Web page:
Academic & Teaching staff
+44 (0)113 34 33584
My research explores the complex relationship Britain had with its army and other military forces during the 18th and early 19th centuries. I look at both the grand scale - considering such issues as national identity, the growth of the state, and the relationship between Britain's central and local administration - and at the level of the individual examining how the war affected the way they viewed themselves, each other, and the communities they lived in.
You can follow what I am up to via twitter http://twitter.com/#!/historykevin
Current research project: Soldiers and soldiering in Britain 1750-1815
Britain's relationship with its soldiers during the eighteenth century was a complex one. Georgians branded these men a danger to liberty, victims of oppression, and 'bloody backs', whilst also celebrating their victories and championing their generals, such as General Wolfe at Quebec in 1759. Britain's soldiers were both heroes and the 'scum of the earth', yet this dynamic and multifaceted connection has yet to be fully explored, largely because the scale of Britain's military mobilisation has not been recognised, nor its significance fully appreciated. This fraught relationship became more complicated with the increasing mobilisation of the male population into novel forms of military service beyond the full-time soldiering of the British Army. The militia, reformed during the Seven Years' War in 1757, and large-scale volunteer forces (part-time soldiers raised for home defence) in the American War of Independence and especially the French Revolutionary and Napoleonic Wars created new types of soldier in Britain and new ways for men to be under arms. At its peak in the Napoleonic Wars, some 680,000 men were involved in some form of military service, yet the experiences of these men remains largely forgotten. This project is funded by the AHRC Research Grants (Early Career) Scheme. I am the Principal Investigator and Dr Matthew McCormack from the University of Northampton is a co-investigator.
I welcome contact from applicants interested in researching British History 1715 to 1815, particularly:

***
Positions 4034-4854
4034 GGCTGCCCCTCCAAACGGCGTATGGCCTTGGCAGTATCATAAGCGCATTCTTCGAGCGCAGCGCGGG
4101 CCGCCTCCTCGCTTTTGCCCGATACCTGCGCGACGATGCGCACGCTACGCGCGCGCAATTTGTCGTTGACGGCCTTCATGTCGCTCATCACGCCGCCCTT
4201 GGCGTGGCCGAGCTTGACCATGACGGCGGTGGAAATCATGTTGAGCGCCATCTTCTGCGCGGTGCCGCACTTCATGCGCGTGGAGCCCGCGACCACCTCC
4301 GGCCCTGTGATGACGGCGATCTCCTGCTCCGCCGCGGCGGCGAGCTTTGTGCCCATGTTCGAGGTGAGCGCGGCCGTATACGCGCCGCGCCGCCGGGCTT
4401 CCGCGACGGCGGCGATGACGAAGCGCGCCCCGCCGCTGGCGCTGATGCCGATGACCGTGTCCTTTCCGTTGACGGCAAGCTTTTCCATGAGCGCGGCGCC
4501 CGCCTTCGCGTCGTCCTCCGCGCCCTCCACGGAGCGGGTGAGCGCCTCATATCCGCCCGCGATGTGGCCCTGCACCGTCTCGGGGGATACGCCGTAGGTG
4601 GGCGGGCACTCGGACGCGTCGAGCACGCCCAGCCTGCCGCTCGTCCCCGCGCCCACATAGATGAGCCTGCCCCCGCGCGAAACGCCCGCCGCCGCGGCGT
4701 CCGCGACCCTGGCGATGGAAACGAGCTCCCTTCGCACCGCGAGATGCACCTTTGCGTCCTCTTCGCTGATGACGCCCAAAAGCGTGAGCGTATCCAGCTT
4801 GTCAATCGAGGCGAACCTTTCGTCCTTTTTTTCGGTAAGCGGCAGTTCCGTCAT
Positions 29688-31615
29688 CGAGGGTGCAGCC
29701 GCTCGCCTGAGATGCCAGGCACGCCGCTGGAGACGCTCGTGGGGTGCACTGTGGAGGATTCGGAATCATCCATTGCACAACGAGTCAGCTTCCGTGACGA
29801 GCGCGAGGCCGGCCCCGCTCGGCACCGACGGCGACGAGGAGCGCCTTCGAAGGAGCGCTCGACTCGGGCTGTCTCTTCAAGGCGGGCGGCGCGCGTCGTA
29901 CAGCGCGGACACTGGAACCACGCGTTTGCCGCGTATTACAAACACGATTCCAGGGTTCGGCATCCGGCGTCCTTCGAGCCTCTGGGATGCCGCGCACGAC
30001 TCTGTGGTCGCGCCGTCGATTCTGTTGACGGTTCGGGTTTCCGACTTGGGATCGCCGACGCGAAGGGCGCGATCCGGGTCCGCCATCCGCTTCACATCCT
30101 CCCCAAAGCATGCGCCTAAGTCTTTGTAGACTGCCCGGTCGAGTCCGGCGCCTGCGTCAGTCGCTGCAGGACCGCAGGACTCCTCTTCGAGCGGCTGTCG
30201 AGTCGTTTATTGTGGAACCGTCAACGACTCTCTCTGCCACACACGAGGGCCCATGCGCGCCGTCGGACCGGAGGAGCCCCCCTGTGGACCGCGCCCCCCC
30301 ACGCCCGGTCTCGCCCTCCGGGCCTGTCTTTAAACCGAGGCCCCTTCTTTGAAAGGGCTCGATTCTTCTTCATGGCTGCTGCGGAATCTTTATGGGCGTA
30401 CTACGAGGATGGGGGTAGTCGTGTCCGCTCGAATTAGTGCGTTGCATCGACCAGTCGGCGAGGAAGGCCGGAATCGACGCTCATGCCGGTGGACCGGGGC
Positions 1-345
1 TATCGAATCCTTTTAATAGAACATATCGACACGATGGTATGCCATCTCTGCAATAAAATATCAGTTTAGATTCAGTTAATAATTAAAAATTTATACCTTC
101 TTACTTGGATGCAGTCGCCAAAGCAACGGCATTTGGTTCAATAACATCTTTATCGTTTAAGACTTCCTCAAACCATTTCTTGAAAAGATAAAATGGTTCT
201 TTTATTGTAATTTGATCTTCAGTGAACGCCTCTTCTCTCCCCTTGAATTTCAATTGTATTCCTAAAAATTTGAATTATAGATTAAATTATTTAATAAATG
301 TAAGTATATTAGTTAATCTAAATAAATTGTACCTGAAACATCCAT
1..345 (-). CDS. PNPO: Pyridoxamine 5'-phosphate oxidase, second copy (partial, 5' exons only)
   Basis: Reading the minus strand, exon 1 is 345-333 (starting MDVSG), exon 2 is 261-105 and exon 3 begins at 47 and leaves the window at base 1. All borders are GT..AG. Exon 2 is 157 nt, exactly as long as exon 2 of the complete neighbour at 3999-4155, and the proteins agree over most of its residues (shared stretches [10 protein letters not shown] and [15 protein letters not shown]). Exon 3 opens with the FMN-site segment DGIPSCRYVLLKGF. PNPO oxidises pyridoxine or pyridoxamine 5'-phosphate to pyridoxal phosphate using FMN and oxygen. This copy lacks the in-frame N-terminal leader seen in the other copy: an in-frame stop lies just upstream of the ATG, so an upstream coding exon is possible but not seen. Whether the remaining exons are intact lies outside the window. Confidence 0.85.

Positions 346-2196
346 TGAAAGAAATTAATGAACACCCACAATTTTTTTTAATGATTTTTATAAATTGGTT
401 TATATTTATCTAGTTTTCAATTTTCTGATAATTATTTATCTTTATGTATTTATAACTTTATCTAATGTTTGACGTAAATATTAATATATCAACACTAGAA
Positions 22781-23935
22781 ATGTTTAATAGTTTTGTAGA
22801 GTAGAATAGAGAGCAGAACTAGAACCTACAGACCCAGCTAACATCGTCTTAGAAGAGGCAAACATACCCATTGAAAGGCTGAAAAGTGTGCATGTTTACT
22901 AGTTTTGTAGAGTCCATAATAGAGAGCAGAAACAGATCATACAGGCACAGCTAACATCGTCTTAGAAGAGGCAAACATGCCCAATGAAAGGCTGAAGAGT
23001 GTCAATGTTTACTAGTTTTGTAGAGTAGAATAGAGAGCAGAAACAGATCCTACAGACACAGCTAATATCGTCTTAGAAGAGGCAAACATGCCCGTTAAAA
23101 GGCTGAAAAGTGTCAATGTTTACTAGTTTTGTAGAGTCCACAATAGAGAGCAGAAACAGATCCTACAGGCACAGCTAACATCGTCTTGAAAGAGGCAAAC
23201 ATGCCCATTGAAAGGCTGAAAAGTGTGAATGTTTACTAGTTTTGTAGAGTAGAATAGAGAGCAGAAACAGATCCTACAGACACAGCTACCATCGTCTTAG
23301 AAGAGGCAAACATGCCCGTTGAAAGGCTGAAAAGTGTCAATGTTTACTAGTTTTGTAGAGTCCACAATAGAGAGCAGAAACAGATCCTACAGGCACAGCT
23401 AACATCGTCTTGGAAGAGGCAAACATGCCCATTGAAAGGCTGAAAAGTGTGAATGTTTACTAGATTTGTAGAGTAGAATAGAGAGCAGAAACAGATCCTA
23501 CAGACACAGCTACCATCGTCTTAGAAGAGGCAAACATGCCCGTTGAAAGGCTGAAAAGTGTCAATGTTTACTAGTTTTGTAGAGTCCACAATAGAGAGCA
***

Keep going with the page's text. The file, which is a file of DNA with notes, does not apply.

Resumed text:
- Military history and relationship between government, society, and the armed forces
- History of British 'identity' in this period
- British political history during the French Revolutionary and Napoleonic Wars
- The Peninsular War, 1807-1814
- Local armed forces in the Eighteenth Century, such as fencibles, militia, yeomanry, and volunteers
Current research students
- Coombs, Danielle, The domestic economy of British soldiers; military society, criminality and perception c.1740-1830
- David Croxford, British military & naval inter-dependence in the war of 1812
- King, Stephen, Military accommodation in England from 1688 - 1853
- Juliette Reboul, French emigration to the British Isles from 1789: culturaltransfers and identity discourse on the longue duree
- Cheetham, Matthew (2011) The way back from defeat: Britain during the aftermath of the American Revolutionary Wars
- Coombs, Danielle (2010) Soldiers and women - female agency in desertion from the British Army c. 1740-1815
- Dawson, Paul (2010) French Mounted Troops in 1813: a logistical re-assessment
- Bamford, Andrew (2009) uin=uk.bl.ethos.509031">The British Army on campaign, 1808-1815: manpower, cohesion and effectiveness
Undergraduate research scholar
I am currently working with Gemma Bagshaw, through the Undergradaute Research Scholar Scheme, in finding and publishing documents online about the experience of war in the early 1800s, in preperation for the bicenternary of the Battle of Waterloo in 2015. The material will be chosen for a public audience, and could be used in teaching or for those just interested in the period.
- Thomas Paine's Rights of Man (HIST1300). This is a primary source course.